A: But if you are a beginner then I think this approach would be useful to probably any piece.
V: Obviously. Yes, definitely, 100 percent correct. And if the piece is not polyphonic but has a few layers, right-hand, left-hand and pedals, three layers, then we need to look at it from a different perspective, maybe work one hand at a time, that would be right-hand alone, left-hand alone, and pedals alone, also in fragments and then two-part combinations would be right-hand and left-hand, right-hand and pedal, left-hand and pedal and only then the last combination all parts together. So 7-step method here would be possible to do if the music is not polyphonically created but again it depends on your level of advancement.
A: That’s right.
V: Umm-hmm. So it seems like Leon is having a great time practicing, hopefully next year will pass without flu.
A: Yes, let’s hope for that and let’s wish everybody good health because it’s sort of a mean thing to everybody.
V: Umm-hmm. And when we receive messages like that when he writes “an unexpected early Christmas present thanks to you two” it’s really very pleasing to read, right Ausra?
A: Yes, then I feel like Santa.
V: You are Santa?
V: Oh no, I thought Leon was Santa. Maybe you are right and I am right too, maybe you both are Santa’s to me (laughs.) Again, we give presents all the time, right? We give advice freely and for people who take the advice and apply them in their practice this becomes a present. Not only advice but something that they can apply in their lives and improve their lives.
V: Hopefully sometimes not even organ playing but sometimes other things. So those people like Leon who practice diligently will I think sooner or later reap results, don’t you think Ausra?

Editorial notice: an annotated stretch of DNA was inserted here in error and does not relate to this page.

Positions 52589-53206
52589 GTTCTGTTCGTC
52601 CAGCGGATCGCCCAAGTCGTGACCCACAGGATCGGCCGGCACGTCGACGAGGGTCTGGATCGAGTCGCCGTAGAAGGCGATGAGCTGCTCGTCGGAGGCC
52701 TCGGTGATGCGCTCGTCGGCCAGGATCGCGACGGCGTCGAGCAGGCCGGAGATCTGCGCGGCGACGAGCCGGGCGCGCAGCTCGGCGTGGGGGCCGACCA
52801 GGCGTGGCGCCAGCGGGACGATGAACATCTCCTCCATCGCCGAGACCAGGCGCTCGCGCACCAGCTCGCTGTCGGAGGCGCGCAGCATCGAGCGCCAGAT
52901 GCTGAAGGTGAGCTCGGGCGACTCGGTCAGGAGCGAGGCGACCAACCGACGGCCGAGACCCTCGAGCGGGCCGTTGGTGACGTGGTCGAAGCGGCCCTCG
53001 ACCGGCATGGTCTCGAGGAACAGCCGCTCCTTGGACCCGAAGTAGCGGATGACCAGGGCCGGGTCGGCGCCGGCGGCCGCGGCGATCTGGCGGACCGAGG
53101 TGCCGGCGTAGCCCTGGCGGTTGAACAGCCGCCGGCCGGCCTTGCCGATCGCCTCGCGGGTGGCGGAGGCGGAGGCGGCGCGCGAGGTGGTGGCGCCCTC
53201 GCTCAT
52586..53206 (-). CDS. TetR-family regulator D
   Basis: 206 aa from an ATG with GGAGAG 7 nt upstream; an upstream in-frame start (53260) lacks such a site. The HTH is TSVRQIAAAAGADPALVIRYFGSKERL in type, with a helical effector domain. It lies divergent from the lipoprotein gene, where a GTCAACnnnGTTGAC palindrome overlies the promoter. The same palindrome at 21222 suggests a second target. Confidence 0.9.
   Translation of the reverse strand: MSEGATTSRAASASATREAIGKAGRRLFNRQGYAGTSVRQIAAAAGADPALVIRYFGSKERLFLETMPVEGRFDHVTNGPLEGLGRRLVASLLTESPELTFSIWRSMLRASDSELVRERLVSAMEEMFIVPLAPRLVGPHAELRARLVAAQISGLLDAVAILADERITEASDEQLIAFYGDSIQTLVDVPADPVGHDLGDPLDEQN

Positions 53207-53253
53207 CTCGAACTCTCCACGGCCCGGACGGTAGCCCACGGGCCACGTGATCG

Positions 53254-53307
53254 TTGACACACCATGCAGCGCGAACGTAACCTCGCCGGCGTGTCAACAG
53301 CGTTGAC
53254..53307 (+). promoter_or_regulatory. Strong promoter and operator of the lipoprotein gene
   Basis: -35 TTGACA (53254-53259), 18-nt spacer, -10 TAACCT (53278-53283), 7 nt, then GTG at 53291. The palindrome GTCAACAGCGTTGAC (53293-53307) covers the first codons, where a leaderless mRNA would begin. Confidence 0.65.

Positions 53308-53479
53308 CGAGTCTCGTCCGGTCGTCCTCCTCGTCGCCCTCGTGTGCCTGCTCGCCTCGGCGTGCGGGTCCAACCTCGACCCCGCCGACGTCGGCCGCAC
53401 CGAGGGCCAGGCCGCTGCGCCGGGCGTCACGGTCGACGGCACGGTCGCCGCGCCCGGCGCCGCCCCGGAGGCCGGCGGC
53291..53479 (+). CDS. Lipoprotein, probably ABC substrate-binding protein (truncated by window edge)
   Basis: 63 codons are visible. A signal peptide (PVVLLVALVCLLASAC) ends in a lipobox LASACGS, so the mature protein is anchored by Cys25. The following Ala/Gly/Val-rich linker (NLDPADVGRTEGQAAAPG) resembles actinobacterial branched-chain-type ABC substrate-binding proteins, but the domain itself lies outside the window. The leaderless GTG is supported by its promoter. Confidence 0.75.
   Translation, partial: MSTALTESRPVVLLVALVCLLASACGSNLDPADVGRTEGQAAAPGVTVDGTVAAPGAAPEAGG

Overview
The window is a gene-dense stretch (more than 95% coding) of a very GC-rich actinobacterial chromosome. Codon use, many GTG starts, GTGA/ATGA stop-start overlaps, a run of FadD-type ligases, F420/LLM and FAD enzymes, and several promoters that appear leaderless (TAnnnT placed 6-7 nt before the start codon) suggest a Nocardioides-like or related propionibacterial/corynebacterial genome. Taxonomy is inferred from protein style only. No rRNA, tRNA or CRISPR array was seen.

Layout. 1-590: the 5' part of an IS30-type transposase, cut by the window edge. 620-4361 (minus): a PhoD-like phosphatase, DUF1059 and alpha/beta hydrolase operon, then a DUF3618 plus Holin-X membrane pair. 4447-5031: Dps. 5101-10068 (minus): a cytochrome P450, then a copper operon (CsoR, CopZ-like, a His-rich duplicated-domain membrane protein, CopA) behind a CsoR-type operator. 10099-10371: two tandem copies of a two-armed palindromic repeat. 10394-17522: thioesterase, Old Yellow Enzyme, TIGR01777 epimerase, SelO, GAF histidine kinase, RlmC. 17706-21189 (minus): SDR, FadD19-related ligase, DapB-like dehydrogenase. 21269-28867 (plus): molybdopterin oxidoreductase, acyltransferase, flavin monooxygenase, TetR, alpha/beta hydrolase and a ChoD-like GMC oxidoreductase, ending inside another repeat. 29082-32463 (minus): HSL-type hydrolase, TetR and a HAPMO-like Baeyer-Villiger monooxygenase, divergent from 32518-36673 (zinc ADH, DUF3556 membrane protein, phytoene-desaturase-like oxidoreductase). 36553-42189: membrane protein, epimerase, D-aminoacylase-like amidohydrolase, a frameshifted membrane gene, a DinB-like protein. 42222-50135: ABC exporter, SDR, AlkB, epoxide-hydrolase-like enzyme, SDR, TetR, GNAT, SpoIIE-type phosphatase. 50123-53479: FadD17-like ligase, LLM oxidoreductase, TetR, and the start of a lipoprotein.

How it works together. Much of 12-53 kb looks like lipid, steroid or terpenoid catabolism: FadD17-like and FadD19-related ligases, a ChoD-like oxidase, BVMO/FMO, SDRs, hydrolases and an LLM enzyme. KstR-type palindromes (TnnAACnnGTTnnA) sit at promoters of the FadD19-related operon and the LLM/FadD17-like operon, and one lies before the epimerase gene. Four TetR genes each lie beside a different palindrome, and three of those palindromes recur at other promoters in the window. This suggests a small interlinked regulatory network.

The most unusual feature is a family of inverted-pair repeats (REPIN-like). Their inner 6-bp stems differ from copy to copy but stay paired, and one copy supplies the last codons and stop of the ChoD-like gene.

A: Obviously, yes.
V: If you are just banging your head against the wall then sooner or later something will break (laughs.)
A: You are making rather funny comments.
V: That’s good.
A: That’s usual.
V: So wonderful, thank you guys for sending those questions and please continue to do so even in the next year because next year maybe will be a new beginning to you. Maybe you will start to look at your own organ playing activities from a different perspective. Maybe you will have something like New Years Resolutions but I don’t really believe in New Years Resolutions don’t you Ausra?
A: Well, me too because usually it doesn’t work.
V: Yeah, it works for two weeks.
A: Because when we attend our gym we always notice that before New Years and right at the beginning of New Years there are so many people attending the gym but then in the middle of January they are disappearing.
V: Yes, they say “Oh I will start losing weight” or “Oh I will start going to the gym every day” or “Oh I will lift the weights every day” and this is too much. It’s better to say “Oh I will practice for 15 minutes a day” whatever it means practice, doing push-ups, or taking a walk or running or swimming. For organ playing the same, you don’t need to practice for 3 or 4 hours like some of our students do obviously at the beginning, maybe later you will have the strength to do that but first you have to get the stamina and the best way to do that is step-by-step maybe gradually increasing the length of practice time by ten percent a week.
A: And if you want to watch something funny for New Years Resolutions you can watch Bridget Jones movie, the first movie.
V: Bridget Jones Diary.
A: Yes, where she gives New Years resolutions.
V: Oh, (laughs) we will not say anything more.
A: True, I hope you will enjoy it.
V: No spoilers. Thank you guys for listening, for applying our tips in your practice, please keep sending us your wonderful questions, we love helping you grow and remember, when you practice…
A: Miracles happen.
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Drs. Vidas Pinkevicius and Ausra Motuzaite-Pinkeviciene
Organists of Vilnius University , creators of Secrets of Organ Playing.